But once, after several semesters working at the radio station, I finally did meet a great musician. He was a jazz artist, not a bluesman, but that's cool by me.

I saw a striking gray-haired tall guy walking through our hallway and when he noticed a poster on one of the open LP lockers he said, "Count Basie -- all right!" The baritone of his voice shook the walls.

"Hey, I know you!" I said.

He looked at me, appreciative, but skeptical. "Well, I hope so," he said.

And then I realized I shouted not out of recognition for what must have been a distinguished musical career. Only later did I understand that this man sang for Count Basie over 40 years ago. I was embarrassed to admit how I knew him, but my hesitation must have given it away.

"You probably know me from television," he said.

I tried to recover, shrugging nonchalantly. "Well, I mean, of course, you were on The Cosby Show..."

He played one of the jazz musician grandpas -- Cliff Huxtable's father-in-law. But I couldn't admit that was my introduction to him, watching an episode at home with my parents. Fortunately, I remembered Mom and Dad identifying the crooner-turned-actor.

"But I know you're a jazz singer -- you're Joe Williams!"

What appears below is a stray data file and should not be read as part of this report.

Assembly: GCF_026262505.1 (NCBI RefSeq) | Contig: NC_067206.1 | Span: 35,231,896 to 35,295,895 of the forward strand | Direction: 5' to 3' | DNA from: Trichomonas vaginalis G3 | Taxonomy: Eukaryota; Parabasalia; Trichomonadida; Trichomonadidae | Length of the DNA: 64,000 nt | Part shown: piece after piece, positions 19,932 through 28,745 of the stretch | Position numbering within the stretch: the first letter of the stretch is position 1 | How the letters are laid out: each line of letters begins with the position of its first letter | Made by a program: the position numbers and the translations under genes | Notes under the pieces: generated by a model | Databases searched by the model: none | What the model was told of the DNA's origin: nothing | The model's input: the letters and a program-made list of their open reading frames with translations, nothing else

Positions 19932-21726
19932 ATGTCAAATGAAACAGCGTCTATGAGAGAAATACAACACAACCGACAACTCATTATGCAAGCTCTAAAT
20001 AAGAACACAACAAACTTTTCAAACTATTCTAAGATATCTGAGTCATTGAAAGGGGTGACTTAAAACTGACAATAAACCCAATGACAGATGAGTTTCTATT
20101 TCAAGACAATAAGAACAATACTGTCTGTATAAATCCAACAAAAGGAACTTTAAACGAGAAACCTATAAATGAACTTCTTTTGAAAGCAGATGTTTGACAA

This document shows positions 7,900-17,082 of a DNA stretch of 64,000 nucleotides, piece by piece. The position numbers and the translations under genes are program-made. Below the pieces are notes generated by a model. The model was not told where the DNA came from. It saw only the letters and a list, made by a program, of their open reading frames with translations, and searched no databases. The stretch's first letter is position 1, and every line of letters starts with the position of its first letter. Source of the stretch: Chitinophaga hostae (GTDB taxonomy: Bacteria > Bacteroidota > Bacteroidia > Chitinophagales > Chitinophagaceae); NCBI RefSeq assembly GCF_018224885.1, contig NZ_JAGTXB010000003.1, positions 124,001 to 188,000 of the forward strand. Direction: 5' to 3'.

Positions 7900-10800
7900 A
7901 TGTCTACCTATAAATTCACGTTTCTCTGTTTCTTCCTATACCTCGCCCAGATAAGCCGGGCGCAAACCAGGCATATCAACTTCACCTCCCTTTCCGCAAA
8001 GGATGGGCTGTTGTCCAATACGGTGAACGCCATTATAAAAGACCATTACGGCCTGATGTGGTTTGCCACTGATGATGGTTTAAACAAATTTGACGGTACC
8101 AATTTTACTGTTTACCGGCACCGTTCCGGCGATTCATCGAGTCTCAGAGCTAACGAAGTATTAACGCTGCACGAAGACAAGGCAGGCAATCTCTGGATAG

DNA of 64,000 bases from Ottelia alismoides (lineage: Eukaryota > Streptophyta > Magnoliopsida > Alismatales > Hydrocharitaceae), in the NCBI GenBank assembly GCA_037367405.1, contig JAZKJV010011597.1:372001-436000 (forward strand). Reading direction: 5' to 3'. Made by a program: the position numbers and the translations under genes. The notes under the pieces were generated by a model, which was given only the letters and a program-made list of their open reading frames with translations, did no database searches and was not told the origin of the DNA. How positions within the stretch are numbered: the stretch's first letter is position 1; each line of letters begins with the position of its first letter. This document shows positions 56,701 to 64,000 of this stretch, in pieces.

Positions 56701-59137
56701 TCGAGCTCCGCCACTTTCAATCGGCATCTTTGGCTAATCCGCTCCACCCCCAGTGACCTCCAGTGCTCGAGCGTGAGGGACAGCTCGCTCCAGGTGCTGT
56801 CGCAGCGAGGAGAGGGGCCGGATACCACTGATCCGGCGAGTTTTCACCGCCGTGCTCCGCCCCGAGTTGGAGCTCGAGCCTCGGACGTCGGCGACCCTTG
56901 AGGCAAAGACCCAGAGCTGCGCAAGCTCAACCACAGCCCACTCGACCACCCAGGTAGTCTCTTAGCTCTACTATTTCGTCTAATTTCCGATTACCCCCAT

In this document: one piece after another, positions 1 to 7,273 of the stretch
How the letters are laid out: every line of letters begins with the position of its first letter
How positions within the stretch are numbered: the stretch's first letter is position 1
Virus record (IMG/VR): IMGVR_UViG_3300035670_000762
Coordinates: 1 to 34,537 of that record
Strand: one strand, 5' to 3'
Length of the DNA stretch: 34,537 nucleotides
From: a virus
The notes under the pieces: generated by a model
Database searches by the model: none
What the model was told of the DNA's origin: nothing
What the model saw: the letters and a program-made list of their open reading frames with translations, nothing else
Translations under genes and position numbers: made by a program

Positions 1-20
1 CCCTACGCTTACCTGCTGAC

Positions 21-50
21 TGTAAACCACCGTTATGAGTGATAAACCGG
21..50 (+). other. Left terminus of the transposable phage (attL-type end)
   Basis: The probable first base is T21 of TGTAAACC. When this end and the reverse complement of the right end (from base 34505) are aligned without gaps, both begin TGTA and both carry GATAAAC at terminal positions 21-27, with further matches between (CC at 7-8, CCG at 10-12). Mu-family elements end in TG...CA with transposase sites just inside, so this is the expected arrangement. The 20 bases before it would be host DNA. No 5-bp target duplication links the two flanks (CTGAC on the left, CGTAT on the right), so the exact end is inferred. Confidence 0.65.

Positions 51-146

His gaze became warmer. He grinned, winked and said, "That's right." And then he continued on.

I don't know if it meant much to him to be recognized by the younger generation for his music and not a silly sitcom. But I never forgot that cool encounter.

Saturday, February 02, 2008


3. When I was in college, the Giants were in the big game. Or maybe it was the Jets. Or the Buffalo Bills. Someone from the state of New York. And we left the city of New York, dragged by my friend Elmo Fingers the Wizard (long stupid story; don’t ask) to his hometown of Fairlawn, NJ. There, his family cooked the best, spiciest chili I’ve ever had. Maybe the Dallas Cowboys was the other team in the Superbowl, ‘cause I kept thinking that there’s no way Texas could be the chili capital of the world, after going to Jersey and getting my stomach lining blitzed with deliciousness.

2. Earlier, in high school, my football fan friends couldn’t believe I would skip out of suburbia on Superbowl Sunday to go into the city just to see a concert. Did they not understand? It was Motörhead! Halfway through our headbanging, lead singer Lemmy came on stage and growled to the audience in his British accent: “Do you bastards give a fuck about this pansy American football match-up?” This was before cell phones, of course, so we had no way of knowing the score. He referred to a scrap of paper in his hand. “Uh… Denver Broncos, 14, and… ahh, fuck it!” He tossed the paper and thrashed out the next metal song.

1. Tomorrow. Not just because the underdog Giants get a chance to upset the undefeated Patriots -- football payback for baseball’s transfer of power from NY to Boston. But my friend invited us over to glance at the game between long stints of playing Rock Band. Plus, he promised to break out the Johnny Walker Blue. Man, that’s good shit. Couple of drinks, and no matter the score of the football game or the video game, I’ll be rockin’ out as hard as Lemmy.